The equation that lies behind the conceptual projection model (Figure 1) is as follows:
nGP = number of GPs; nOUT = number of outflow; nIN = number of inflow; T = target year; X = projection horizon; Y = base period; ϵ = projection error.
The total estimated supply of GPs in the future $\left(\hat{n}G{P}_{T,X,Y}\right)$ is calculated using the GPs in stock in the launch year (nGP _{ T,X }), minus the estimated outflow $\left(\hat{n}\mathit{OU}{T}_{T,X,Y}\right)$, plus the estimated inflow $\left(\hat{n}I{N}_{T,X,Y}\right)$ of GPs in the years between launch and target year (T − X → T), based on a specific base period (T − X − Y → T − Y). For example, to predict the number of GPs in 2011 (e.g. 12 000), the number of GPs in stock in 2006 is used (e.g. 10 000). The estimated outflow between 2006 and 2011 (e.g. 2 000) is subtracted from the 2006 GP number and the estimated inflow between 2006 and 2011 (e.g. 4 000) is added to the 2006 GP number to predict the 2011 number. The estimated outflow and inflow numbers are based on observed data between 2001 and 2006.
The estimated inflow $\left(\stackrel{\u02c6}{n}I{N}_{T,X,Y}\right)$ is composed of several parts: the inflow from abroad and its labour market return, and the inflow from Dutch training and its return on training and labour market return. For example, the estimated inflow between 2006 and 2011 (e.g. 4 000) is calculated by multiplying the inflow from abroad between 2006 and 2011 (e.g. 250) with the labour market return of this inflow (e.g. 80%) and then add the inflow from Dutch training (e.g. 4 200) multiplied by the return on training (e.g. 95%) and its labour market return (e.g. 85%).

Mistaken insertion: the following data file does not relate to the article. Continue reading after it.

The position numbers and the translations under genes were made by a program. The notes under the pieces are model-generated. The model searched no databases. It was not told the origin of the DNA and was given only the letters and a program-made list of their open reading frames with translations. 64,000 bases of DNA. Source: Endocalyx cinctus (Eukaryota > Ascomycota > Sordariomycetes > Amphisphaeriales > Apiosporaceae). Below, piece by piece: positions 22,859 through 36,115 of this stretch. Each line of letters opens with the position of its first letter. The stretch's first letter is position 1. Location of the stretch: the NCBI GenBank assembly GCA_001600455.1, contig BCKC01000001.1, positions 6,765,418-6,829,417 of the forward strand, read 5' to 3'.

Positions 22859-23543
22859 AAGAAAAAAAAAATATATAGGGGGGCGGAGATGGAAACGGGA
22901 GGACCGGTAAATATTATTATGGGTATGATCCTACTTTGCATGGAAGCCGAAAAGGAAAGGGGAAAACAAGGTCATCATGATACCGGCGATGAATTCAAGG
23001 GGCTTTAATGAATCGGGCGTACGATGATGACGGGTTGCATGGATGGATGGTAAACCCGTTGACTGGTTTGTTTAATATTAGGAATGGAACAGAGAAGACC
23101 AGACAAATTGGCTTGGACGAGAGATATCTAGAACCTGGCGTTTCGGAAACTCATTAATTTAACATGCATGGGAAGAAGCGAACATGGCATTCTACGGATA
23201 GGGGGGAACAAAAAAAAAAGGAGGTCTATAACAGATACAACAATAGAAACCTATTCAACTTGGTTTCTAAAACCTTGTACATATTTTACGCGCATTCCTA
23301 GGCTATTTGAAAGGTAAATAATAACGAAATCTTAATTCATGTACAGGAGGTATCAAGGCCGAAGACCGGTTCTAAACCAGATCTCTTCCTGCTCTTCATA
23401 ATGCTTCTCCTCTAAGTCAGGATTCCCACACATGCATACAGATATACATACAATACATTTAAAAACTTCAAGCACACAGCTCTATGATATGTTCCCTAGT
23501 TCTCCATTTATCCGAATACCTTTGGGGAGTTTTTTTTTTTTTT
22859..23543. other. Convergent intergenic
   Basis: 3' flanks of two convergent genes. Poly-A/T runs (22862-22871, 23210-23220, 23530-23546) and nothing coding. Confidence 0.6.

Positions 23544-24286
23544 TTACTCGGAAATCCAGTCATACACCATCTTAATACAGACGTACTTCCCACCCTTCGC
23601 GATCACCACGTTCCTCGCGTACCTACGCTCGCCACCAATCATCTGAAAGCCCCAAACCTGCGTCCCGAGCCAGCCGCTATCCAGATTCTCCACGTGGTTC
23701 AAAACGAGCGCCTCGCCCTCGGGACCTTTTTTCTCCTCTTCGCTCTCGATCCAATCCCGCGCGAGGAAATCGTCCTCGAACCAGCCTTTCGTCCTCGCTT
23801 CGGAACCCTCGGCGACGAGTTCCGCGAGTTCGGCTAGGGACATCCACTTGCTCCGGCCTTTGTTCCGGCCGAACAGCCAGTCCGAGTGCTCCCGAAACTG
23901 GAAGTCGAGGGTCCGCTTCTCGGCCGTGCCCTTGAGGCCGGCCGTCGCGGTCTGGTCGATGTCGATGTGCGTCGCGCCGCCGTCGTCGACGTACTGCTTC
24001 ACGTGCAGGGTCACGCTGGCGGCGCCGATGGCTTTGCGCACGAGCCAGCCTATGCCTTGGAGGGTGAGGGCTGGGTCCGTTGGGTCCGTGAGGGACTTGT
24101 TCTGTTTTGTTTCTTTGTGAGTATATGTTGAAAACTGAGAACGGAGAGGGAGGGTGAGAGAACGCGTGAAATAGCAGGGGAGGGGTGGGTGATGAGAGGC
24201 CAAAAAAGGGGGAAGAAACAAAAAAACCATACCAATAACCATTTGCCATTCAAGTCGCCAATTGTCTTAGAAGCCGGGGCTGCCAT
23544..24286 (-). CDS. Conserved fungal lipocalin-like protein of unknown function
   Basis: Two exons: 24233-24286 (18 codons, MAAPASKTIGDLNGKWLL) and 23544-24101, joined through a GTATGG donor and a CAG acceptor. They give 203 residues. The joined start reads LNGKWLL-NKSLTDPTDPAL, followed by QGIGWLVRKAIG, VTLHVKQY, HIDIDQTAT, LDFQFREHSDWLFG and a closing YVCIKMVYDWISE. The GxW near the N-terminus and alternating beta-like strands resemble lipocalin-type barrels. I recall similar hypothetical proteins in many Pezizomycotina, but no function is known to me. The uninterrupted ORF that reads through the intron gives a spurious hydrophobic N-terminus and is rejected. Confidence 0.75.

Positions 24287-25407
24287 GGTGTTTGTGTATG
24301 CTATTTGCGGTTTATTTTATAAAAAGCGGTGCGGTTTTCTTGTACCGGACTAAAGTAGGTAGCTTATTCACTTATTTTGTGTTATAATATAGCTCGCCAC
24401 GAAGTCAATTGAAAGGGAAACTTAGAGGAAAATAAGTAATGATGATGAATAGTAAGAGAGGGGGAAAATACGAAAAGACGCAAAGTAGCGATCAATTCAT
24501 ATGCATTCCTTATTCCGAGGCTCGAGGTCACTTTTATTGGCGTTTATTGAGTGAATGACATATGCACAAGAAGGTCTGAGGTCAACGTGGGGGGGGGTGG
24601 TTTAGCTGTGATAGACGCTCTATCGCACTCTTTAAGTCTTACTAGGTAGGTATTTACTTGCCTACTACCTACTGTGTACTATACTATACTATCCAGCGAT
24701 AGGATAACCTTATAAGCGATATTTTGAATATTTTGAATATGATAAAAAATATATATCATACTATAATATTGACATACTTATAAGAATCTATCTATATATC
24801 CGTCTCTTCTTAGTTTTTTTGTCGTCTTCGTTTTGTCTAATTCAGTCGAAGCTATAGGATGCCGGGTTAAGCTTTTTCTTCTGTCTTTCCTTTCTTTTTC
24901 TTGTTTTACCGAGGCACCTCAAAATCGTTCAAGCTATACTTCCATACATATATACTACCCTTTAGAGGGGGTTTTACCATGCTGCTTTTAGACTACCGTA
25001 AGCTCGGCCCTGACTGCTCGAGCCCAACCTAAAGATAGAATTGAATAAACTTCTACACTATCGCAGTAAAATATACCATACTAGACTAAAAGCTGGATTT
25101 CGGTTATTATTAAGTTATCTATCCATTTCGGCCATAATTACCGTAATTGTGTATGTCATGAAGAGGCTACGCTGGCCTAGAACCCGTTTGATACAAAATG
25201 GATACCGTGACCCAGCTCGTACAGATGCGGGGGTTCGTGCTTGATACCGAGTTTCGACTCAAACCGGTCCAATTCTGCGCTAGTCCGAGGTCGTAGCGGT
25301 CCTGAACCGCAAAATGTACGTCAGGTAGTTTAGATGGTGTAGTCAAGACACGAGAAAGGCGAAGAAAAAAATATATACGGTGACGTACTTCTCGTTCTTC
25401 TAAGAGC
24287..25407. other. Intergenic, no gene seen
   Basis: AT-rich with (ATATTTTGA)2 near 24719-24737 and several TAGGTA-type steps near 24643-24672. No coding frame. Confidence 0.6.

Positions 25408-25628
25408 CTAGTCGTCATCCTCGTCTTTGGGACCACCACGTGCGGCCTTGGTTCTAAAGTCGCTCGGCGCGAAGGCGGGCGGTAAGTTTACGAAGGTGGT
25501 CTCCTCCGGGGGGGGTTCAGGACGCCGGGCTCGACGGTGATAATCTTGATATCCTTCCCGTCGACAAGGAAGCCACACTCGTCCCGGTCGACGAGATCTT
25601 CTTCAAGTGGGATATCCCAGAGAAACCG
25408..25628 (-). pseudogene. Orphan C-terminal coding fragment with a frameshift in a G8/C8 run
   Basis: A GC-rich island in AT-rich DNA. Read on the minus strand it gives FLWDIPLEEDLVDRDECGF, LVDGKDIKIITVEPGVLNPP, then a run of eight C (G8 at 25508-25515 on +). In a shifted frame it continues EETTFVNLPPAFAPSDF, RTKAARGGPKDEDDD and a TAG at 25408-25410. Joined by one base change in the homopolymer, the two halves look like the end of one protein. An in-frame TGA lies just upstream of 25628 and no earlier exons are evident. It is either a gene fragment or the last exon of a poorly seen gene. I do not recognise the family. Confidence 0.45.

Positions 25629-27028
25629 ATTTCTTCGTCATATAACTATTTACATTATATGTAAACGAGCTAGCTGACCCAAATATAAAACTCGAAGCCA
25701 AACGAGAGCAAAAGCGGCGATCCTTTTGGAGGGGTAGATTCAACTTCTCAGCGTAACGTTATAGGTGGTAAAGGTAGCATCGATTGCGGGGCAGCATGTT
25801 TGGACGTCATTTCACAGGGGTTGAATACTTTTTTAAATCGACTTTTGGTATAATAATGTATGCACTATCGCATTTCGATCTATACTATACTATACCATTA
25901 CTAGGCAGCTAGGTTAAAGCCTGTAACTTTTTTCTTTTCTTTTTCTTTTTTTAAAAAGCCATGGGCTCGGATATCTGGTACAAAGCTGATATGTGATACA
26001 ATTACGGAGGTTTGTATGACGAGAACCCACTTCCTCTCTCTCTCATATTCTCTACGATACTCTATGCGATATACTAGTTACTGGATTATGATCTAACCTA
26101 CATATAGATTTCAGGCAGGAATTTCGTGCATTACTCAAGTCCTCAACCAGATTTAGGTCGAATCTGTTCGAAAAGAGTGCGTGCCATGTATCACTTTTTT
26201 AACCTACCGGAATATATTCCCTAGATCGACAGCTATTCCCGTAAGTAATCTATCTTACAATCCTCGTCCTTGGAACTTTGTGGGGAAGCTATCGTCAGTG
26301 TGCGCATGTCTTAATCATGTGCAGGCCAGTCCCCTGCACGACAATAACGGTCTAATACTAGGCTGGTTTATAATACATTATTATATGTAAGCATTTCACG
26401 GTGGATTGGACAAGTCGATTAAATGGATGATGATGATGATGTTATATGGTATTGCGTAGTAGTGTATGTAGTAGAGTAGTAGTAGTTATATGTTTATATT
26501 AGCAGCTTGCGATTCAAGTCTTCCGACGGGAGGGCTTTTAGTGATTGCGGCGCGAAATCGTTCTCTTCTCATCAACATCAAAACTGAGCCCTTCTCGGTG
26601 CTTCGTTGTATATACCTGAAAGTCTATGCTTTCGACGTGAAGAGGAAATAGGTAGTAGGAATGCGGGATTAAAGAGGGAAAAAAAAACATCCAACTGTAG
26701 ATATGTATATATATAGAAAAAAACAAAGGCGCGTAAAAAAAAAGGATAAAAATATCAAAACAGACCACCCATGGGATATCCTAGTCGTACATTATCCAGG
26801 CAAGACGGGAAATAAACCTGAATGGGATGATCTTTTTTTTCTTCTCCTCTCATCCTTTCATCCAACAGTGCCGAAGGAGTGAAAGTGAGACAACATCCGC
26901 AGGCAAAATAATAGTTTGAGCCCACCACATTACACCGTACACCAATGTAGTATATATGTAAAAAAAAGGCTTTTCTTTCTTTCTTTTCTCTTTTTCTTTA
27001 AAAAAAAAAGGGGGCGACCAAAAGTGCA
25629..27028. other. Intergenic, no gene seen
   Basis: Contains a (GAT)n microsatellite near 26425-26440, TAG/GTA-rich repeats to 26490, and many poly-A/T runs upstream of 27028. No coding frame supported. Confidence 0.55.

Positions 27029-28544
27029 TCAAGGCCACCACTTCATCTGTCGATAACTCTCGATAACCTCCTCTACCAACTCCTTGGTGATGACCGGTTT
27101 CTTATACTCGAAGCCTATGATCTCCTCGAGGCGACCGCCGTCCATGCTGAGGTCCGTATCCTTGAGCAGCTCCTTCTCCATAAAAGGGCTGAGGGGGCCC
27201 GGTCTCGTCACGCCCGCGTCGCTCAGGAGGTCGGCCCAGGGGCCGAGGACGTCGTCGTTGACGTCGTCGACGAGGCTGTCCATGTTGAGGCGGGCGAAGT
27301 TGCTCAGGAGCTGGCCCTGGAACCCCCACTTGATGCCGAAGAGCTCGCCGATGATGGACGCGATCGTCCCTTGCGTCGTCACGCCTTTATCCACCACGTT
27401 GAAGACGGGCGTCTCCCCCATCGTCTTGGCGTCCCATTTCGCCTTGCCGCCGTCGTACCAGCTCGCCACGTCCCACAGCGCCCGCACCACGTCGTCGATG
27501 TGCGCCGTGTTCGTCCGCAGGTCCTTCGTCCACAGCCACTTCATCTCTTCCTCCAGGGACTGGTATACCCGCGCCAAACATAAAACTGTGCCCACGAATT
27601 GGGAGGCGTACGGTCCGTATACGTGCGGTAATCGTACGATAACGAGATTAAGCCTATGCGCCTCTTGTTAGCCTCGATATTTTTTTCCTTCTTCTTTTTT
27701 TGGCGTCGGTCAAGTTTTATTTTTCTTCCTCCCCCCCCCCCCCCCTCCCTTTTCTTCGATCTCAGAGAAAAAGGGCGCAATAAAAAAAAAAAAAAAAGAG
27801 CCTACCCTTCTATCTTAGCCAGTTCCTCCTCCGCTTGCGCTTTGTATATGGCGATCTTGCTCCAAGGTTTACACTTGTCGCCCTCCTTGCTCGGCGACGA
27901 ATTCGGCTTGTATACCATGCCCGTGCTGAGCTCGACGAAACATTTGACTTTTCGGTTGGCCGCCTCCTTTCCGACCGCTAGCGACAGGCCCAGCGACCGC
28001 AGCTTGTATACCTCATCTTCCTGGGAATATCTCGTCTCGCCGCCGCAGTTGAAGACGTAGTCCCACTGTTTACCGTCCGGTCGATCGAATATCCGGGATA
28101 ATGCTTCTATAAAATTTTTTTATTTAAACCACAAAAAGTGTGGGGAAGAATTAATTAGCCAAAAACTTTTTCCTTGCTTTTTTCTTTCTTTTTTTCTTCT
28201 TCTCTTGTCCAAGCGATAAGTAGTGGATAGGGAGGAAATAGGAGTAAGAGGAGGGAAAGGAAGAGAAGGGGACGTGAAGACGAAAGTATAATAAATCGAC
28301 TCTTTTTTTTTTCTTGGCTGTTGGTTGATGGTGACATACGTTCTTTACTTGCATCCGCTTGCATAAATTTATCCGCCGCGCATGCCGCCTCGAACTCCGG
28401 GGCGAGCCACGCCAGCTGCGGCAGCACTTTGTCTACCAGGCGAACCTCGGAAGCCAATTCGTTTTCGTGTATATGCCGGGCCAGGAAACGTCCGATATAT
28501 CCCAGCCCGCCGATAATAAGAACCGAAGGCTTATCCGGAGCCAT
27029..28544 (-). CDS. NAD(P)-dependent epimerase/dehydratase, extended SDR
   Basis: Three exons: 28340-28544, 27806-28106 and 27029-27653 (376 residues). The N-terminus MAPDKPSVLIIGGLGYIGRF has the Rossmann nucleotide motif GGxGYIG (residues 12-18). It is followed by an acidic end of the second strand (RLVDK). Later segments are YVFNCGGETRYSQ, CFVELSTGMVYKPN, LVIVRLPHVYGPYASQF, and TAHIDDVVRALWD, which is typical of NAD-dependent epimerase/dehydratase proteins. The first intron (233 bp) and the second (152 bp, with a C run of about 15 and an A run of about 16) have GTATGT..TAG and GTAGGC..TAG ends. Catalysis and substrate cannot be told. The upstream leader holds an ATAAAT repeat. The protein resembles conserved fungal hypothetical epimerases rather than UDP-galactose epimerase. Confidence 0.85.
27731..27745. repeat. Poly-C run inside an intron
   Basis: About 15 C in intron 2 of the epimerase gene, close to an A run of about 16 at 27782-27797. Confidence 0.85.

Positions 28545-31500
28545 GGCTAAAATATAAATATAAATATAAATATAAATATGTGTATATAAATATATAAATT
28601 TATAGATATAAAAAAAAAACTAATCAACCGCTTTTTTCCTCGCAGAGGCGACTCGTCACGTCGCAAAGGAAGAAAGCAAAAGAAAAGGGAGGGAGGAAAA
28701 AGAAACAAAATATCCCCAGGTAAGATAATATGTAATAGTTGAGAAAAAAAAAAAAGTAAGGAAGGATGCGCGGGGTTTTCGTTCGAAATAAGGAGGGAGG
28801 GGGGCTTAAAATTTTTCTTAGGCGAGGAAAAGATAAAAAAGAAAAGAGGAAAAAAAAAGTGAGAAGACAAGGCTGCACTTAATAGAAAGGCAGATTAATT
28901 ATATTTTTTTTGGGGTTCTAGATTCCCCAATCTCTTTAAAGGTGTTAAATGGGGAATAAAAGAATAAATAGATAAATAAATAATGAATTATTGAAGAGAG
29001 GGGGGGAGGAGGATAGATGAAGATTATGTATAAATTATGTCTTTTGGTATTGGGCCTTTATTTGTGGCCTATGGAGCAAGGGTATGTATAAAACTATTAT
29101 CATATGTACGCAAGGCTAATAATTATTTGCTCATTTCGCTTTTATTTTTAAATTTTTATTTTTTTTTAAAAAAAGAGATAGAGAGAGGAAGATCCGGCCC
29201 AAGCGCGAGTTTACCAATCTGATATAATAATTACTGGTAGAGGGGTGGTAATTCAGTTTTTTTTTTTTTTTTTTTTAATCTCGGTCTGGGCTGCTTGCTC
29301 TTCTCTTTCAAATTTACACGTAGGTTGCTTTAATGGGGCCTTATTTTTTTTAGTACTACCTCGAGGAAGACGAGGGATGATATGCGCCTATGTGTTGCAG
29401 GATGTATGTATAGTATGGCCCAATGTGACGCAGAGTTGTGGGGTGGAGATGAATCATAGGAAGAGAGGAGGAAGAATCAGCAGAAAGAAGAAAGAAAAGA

Several sources provide information for the projections. This is mainly the NIVEL GP database, which provides information about the GP stock [24]. Other sources are the training institutions and the Medical Accreditation Committee, which provide data for elements of the model, such as return on training [20].
The GP database is administered according to Dutch privacy legislation. The privacy regulation was approved by the Dutch Data Protection Authority. According to Dutch legislation, approval by a medical ethics committee was not required for this kind of data collection.
Calculating the projection errors